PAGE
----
Share these gifts with your grandchildren and step-grandchildren.

  • Spend time one-on-one with them.

  • Teach them a game or skill.

  • Joke and kid with them.

  • Listen for their concerns, as well as their joys.

  • Talk about family disagreements, but do not criticize the other adults. Use your listening skills.

  • Offer companionship for activities they enjoy.

  • Share your history and family traditions.

  • Show them acceptance.

  • Give hugs and plenty of love.

Want to Know More?

A home study course for stepfamilies with children in the home and other stepfamily resources are available through your local county extension office.



This document is FCS2174, one of a series of the Department of Family, Youth and Community Sciences, Florida Cooperative Extension Service, Institute of Food and Agricultural Sciences (IFAS), University of Florida. This material was reprinted with permission of Kansas State University Agricultural Experiment Station and Cooperative Extension Service. Publication: May 2000. Reviewed July 2012 by Larry Forthun. Please visit the EDIS website at


Millie Ferrer, Ph.D., associate dean, Florida Cooperative Extension Service; Reviewed: February 2006 by Eboni Baugh, Ph.D. former assistant professor, Family Life, Department of Family, Youth and Community Sciences, Institute of Food and Agricultural Sciences, University of Florida, Gainesville FL 32611.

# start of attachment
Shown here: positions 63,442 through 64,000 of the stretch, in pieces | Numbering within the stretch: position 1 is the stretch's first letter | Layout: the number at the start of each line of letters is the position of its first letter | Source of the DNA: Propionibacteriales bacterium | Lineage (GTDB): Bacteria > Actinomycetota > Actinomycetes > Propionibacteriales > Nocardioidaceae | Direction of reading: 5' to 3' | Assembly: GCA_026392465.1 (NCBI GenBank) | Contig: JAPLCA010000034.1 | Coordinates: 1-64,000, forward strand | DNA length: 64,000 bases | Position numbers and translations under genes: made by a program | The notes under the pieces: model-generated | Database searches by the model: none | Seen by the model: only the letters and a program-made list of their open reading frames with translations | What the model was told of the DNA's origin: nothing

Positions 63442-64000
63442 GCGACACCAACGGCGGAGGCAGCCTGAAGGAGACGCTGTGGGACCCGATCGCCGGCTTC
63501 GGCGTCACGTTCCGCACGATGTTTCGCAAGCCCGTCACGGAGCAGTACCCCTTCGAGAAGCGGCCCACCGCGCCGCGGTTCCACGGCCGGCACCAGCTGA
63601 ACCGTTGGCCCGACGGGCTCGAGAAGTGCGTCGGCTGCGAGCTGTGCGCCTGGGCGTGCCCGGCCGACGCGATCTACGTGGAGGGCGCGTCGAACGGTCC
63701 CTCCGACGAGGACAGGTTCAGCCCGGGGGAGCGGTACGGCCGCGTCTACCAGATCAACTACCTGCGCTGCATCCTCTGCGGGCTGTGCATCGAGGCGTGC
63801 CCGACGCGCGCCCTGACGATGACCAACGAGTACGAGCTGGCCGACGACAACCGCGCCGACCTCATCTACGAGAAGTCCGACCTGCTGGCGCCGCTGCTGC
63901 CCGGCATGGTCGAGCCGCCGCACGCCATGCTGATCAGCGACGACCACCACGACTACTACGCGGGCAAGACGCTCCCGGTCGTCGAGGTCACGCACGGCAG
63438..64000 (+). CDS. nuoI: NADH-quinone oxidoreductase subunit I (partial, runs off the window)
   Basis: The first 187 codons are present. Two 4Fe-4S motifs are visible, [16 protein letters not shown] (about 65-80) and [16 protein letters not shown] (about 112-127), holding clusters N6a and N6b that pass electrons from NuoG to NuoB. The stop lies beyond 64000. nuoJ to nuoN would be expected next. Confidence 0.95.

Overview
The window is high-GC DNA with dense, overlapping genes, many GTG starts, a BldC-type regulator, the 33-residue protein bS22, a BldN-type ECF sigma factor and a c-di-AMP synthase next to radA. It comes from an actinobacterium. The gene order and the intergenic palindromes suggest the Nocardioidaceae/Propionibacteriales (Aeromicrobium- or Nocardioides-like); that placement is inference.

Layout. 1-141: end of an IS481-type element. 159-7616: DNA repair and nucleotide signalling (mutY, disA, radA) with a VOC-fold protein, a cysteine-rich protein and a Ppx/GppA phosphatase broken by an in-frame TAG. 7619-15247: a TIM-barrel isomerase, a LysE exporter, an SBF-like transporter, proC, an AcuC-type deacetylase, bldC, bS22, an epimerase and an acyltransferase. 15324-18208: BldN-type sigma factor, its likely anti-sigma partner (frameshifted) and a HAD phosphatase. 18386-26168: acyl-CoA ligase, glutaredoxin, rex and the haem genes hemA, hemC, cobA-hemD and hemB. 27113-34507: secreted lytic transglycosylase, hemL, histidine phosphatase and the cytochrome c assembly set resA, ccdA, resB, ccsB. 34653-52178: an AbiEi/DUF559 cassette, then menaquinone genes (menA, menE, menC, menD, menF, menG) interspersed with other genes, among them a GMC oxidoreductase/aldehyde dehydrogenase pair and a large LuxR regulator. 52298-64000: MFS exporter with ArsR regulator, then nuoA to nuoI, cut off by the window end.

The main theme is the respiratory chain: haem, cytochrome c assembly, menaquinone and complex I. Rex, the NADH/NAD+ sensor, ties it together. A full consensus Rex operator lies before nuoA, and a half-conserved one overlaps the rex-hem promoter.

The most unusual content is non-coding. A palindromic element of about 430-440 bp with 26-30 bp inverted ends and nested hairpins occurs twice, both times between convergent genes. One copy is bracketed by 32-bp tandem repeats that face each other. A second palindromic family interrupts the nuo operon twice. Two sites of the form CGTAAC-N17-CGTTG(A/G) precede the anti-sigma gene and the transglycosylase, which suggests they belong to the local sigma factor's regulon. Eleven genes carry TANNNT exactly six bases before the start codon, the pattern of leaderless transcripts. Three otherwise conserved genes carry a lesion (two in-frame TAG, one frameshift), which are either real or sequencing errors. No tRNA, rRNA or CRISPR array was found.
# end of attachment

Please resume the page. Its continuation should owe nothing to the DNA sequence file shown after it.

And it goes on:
The Institute of Food and Agricultural Sciences (IFAS) is an Equal Opportunity Institution authorized to provide research, educational information and other services only to individuals and institutions that function with non-discrimination with respect to race, creed, color, religion, age, disability, sex, sexual orientation, marital status, national origin, political opinions or affiliations. For more information on obtaining other UF/IFAS Extension publications, contact your county's UF/IFAS Extension office.

U.S. Department of Agriculture, UF/IFAS Extension Service, University of Florida, IFAS, Florida A & M University Cooperative Extension Program, and Boards of County Commissioners Cooperating. Nick T. Place, dean for UF/IFAS Extension.